Smell: A strong rancid or rotten smell indicates a poor batch of compost.
Visual: The presence black or bluegreen fungi indicates that contamination has occurred
and the process has not fermented but putrefied.

Why the fermentation process goes wrong


• Not adding enough Bokashi
• Not replacing the container’' lid tightly after every use.
• Not draining the EM bucket juice frequently from the bucket
• Prolonged and direct exposure to sunlight and extreme temperatures (too hot
or too cold).

How To Bury A Poor Batch Of Compost


• Find a spot in the garden, away from plants and dig a 30–35 cm hole.
• Place 3 handfuls of Bokashi into the bottom of the hole.
• Tip the poor batch of compost into the hole and mix with some soil.
• Sprinkle another 3 handfuls of Bokashi onto the poor compost and fill the hole back
in with soil.
The Bucket
Make sure to close the lid tightly every time you add food to the bucket. Remember EM
Bokashi needs an air-tight environment to do its job!
Once the bucket is full store it away from direct sunlight in the washroom or shed. Let the
material ferment for a minimum of 48 hrs OR preferably for up to 7–10 days in the summer
and 10–14 days in winter. A second bucket is recommended to avoid breaks in collection
and composting but not essential. Remember to drain the EM juice regularly during the
fermentation period.

Using Em Bucket Juice


The amount and colour of the liquid drained will depend on the type of foods you have put
into the bucket. Fruit and vegetables tend to release more liquid than other foods. Do not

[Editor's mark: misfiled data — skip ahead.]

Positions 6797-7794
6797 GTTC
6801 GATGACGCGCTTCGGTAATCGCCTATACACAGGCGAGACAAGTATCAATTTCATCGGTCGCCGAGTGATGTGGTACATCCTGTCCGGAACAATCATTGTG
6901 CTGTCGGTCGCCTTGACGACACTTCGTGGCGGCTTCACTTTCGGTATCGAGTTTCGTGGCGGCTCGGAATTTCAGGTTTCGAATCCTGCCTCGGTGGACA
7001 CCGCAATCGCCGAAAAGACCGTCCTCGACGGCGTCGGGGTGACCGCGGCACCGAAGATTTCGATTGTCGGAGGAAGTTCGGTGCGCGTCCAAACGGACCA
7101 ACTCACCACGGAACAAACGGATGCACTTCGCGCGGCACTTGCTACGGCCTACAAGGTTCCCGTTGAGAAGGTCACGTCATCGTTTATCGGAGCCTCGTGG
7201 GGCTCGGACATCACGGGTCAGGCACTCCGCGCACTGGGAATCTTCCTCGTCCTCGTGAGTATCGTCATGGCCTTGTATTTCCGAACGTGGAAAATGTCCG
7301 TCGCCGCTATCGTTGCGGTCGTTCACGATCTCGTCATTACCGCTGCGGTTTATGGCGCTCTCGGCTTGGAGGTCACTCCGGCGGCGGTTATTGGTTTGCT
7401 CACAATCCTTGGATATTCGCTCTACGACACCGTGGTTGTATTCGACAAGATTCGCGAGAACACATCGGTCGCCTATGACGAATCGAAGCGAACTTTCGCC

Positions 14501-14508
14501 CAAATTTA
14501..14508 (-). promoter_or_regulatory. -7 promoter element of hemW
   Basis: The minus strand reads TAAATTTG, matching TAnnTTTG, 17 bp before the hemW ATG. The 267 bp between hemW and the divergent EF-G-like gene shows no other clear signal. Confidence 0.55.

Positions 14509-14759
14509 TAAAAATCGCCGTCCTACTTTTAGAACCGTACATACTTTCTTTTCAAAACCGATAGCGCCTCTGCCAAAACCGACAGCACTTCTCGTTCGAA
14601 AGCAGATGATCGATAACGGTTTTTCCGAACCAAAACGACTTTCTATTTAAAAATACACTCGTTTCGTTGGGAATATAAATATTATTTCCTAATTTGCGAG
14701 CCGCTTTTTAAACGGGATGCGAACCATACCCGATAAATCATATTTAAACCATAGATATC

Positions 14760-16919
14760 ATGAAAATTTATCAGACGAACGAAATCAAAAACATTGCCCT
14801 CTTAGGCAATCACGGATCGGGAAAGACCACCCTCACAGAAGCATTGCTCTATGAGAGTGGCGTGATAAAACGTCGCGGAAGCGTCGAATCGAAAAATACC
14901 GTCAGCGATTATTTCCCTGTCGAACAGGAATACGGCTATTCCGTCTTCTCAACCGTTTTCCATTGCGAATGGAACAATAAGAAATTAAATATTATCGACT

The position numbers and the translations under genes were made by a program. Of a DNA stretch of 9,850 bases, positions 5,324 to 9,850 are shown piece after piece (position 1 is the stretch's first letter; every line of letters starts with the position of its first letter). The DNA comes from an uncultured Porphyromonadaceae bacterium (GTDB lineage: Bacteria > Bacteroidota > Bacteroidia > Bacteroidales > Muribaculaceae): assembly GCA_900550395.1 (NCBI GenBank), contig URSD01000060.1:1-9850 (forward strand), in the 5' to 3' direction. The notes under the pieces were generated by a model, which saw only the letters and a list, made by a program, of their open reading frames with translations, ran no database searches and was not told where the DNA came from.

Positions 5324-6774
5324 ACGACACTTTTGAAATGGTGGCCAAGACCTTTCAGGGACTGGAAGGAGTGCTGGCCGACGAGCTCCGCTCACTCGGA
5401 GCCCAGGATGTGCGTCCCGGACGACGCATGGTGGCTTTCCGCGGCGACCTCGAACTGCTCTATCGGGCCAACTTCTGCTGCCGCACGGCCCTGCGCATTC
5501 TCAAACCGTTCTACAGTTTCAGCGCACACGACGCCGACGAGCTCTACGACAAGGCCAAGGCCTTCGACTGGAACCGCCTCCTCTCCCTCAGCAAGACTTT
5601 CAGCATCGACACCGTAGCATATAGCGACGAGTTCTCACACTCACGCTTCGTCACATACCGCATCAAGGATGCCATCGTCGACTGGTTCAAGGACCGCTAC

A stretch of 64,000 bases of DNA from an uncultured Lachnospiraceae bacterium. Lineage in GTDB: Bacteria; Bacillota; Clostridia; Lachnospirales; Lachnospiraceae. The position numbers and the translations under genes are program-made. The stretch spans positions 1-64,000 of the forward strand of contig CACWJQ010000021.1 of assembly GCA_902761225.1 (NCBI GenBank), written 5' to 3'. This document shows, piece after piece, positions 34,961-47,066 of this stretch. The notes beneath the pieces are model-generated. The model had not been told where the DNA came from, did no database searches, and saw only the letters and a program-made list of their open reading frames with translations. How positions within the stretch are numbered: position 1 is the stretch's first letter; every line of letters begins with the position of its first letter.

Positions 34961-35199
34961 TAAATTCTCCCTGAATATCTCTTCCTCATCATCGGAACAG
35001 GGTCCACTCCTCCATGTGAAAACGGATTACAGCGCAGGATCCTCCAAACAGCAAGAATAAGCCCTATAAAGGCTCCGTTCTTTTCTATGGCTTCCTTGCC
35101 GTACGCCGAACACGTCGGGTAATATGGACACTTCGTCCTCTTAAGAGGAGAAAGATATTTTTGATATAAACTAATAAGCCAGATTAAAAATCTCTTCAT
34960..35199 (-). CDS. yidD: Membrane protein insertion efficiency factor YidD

be concerned if little or no liquid is produced. The liquid can be used for:

The Garden
This liquid contains nutrients from the food organics and is alive with EM. To fertilise
an existing garden or house plants use a 1 teaspoon to 2–3 litres of water and apply
directly to the soil. For trees and shrubs use 2 teaspoons to 2–3 litres of water. Do not
apply directly to foliage.

Around The House


Pour the concentrated liquid directly into your kitchen and bathroom drains, toilets or
septic system. The EM will help to prevent algae build-up and control odours.

I M P O RTA N T
The EM bucket juice cannot be
stored and must be used within
24 hrs after draining from the
bucket Please note this liquid is
not the same as the original EM
Concentrate and should not be
used in its place.
How To Use Your EM Compost
In existing gardens
Dig a hole/trench approximately 20–25 cms deep, add the fermented food organics and
mix with some soil, then cover with the remaining soil. The EM fermented compost is acidic
when first dug in but neutralises after 7–10 days. Bacteria in the soil and compost will start
to break down the food and after about 2–3 weeks all the food will have decomposed.
Alternatively you can add it to a bottomless bucket with a good lid that is buried up to its
neck in the soil. Mix a little soil to each batch of compost that you place into the buried
bucket.
Be sure plant roots do not come directly into contact with the compost as it may burn the
roots particularly if the plants are very young.

Around Trees
Dig deep holes 25–30 cms deep at 60 cm intervals around the tree drip line. Bury the
fermented food in the holes as before. The compost will supply your plants with a great
food source and will inoculate your soil with useful microbes for your plants.

Final Step
Wash the bucket thoroughly with water at the end of each batch.

Q: Can I Use EM Bokashi Elsewhere?


Yes, if you have a worm farm, add a handful of Bokashi to help condition your can and
improve the performance of the worms. We hope you enjoy using your EM bucket composting
system. Remember the more you compost the better it is for the environment and for your
garden too.
For EM Bokashi and Bucket
orders visit a Council Service Centre or
Telephone 941 8830
Email waste@ccc.govt.nz
www.ccc.govt.co.nz/waste
OR
Problems, Questions, Bucket and Bokashi orders
Contact NZNFS,
www.emnz.com

DEC 2004